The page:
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Early American Women Critics demonstrates that performances of various kinds - religious, political and cultural - enabled women to enter the human rights debates that roiled the American colonies and young republic. Black and white women staked their claims on American citizenship through disparate performances of spirit possession, patriotism, poetic and theatrical production. They protected themselves within various shields which allowed them to speak openly while keeping the individual basis of their identities invisible. Cima shows that between the First and Second Great Religious Awakenings (1730s–1830s), women from West Africa, Europe, and various corners of the American colonies self-consciously adopted performance strategies that enabled them to critique American culture and establish their own diverse and contradictory claims on the body politic. This book restores the primacy of religious performances - Christian, Yoruban, Bantu and Muslim - to the study of early American cultural and political histories, revealing that religion and race are inseparable.Read more
- Chapters cover American colonial, Revolutionary and Republican women, introducing readers to major historical eras
- Explores the work of African, African-American, European, and European-American women who were active as religious exhorters, editors, balladeers, poets, propagandists, political pundits, playwrights and theatre critics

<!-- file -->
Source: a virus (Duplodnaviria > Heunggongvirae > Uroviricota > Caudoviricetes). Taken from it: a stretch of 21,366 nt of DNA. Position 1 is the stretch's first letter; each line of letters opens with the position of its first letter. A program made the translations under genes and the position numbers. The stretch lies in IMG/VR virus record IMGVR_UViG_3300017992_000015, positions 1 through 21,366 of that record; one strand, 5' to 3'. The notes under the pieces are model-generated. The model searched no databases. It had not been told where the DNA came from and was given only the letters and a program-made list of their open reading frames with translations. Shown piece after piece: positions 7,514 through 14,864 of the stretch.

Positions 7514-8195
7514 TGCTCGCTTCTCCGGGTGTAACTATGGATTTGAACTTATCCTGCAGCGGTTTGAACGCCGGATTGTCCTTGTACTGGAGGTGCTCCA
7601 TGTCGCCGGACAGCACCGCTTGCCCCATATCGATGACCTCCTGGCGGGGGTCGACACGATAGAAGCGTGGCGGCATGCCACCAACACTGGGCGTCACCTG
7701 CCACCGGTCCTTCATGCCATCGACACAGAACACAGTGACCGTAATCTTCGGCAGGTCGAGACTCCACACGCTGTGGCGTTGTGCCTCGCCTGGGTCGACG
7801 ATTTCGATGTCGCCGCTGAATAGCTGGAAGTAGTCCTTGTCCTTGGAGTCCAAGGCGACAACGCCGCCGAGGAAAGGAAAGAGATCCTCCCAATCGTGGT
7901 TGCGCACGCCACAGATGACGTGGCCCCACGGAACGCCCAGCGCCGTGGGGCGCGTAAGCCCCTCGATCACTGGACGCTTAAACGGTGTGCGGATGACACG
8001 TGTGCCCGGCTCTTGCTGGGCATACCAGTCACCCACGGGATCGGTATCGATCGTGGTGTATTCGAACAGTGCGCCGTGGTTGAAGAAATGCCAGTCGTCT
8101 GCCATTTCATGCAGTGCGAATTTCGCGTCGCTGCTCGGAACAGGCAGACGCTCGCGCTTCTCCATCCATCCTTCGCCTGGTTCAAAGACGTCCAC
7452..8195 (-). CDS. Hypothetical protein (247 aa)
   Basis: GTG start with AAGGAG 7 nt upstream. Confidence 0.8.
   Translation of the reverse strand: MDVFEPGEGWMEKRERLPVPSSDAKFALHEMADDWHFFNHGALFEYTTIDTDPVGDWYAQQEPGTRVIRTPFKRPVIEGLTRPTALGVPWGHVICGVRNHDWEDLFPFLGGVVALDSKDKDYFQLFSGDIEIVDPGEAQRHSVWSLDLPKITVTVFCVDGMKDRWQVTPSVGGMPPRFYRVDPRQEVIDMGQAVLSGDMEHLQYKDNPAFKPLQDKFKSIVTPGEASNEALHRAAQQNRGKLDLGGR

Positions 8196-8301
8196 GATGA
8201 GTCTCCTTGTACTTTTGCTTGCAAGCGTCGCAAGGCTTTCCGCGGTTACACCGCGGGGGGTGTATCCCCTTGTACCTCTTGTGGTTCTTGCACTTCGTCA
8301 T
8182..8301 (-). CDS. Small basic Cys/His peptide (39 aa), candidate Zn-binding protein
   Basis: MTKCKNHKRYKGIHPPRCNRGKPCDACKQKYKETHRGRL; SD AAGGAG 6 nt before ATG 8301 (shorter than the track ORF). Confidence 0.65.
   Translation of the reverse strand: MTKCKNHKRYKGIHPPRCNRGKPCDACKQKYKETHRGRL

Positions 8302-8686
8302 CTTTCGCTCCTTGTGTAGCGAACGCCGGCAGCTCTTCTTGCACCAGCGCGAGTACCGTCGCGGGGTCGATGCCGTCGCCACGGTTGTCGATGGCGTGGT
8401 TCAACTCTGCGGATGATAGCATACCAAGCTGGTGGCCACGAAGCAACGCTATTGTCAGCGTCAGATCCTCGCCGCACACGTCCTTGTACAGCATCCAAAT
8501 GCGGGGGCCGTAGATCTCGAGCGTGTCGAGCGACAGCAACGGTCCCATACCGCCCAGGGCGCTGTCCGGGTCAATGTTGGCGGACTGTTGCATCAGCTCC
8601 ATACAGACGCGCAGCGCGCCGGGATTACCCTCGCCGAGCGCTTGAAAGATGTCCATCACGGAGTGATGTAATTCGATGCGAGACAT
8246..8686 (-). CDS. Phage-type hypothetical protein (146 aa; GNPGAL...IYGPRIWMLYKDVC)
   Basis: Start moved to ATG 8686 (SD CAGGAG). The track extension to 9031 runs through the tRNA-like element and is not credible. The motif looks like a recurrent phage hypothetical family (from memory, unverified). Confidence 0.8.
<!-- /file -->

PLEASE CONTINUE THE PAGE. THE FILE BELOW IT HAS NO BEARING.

- Describes and analyses the strategies women used to involve themselves in public debates
- Winner of the ASTR's 2007 Barnard Hewitt Award for Outstanding Research in Theatre History.
Reviews & endorsements
"An original and stimulating book about early women critics and critiques."
Janelle Reinelt, Professor of Theatre and Performance, University of Warwick
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- Date Published: November 2008
- format: Paperback
- isbn: 9780521090568
- length: 256 pages
- dimensions: 229 x 152 x 15 mm
- weight: 0.38kg
- availability: Available
Table of Contents
1. Colonial women critics: performing religion, race, possession, and pornography
2. Revolutionary women critics: performing rational Christianity, patriotism, and race
3. Republican women critics: performing Christian activism, American culture, and race.
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